Alec Soth and I are winding down two weeks in upstate New York, where we've been producing another newspaper about --sort of-- the state of the country in the 21st century.

It's been a blast so far, and you can catch up and follow along here.

You can also pre-order the print version of upstate over at the Little Brown Mushroom site.

Any support of these projects is greatly appreciated, and will allow Alec and me to continue to ramble and produce the LBM Dispatch.

Thanks a million. I'll be back to my usual babble shortly.

Sunday, August 12, 2012

There's A Medication For Everything

When I was younger and could still occasionally get a good night's sleep, I used to routinely have dreams about the end of the world, and delighted in recounting these visions in great detail to my mother at the breakfast table. She eventually became so alarmed by the graphic particulars of my stories that she sent me to a psychiatrist, a serious man who refused to believe my contention that these dreams constituted not nightmares, but rather supreme entertainments.

Friday, August 10, 2012

True Enough

These days the downtrodden God-Bless-You boys work the stoplights at the 46th Street freeway ramps in shifts. There are, most days, guys at the ramps on both sides of the overpass, holding down every possible point of access to motorists. There's also always a gaggle of characters waiting on the sidelines, so to speak, sitting in the grass along the concrete freeway barrier or on the sidewalk just around the corner. It's like pick-up basketball for the homeless.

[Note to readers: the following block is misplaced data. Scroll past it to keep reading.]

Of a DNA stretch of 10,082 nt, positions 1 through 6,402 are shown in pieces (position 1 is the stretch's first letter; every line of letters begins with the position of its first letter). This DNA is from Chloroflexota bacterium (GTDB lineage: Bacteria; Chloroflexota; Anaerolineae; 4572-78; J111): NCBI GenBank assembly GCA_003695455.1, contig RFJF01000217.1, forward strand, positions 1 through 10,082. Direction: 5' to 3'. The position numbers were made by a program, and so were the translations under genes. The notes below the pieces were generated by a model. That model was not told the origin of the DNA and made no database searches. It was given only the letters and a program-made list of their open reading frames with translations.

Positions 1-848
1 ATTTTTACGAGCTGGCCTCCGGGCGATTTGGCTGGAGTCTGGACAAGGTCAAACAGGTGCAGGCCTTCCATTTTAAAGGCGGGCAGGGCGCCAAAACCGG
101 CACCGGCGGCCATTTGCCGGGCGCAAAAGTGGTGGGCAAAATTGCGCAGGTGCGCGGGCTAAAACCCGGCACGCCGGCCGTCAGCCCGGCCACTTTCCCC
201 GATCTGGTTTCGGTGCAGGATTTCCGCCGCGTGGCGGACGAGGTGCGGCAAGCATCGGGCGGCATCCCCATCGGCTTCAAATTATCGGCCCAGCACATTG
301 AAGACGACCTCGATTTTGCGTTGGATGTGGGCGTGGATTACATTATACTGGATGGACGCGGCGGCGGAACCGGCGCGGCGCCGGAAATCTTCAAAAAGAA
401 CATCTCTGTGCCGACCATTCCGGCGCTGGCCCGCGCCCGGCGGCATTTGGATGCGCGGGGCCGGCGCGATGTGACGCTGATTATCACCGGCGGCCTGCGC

You tend to see the same characters every day. I suspect they all use each other's signs. "Stranded," one says, and nothing else. There's the standard, "Homeless. Please Help. God Bless." And: "Homeless Veteran. God Bless America."

I also saw this virtuous variant last week: "I'M JUST TRYING TO GET BACK ON MY FEET!"

"Three Children In Texas" seemed to strike an odd note, and I was uncertain whether the appropriate reaction was sympathy or scorn. I do feel sympathy, or rather compassion, for all of them, especially now that there seem to be more of them every day. My rule of thumb is that if one of them catches me at a red light I give him a buck. I know there are those who find this foolhardy and even irresponsible for all sorts of reasons, some of which I can understand.  Still, the recipients of my token offerings have always been unfailingly polite.

A couple days ago, in the rain, I saw a motorist hand one of them a pizza box through a car window, and yesterday, as I waited at the stoplight there was a guy who was holding an entirely blank piece of cardboard.

"What's your sign say?" I asked.

"You know what it says," he said, without the slightest hint of hostility.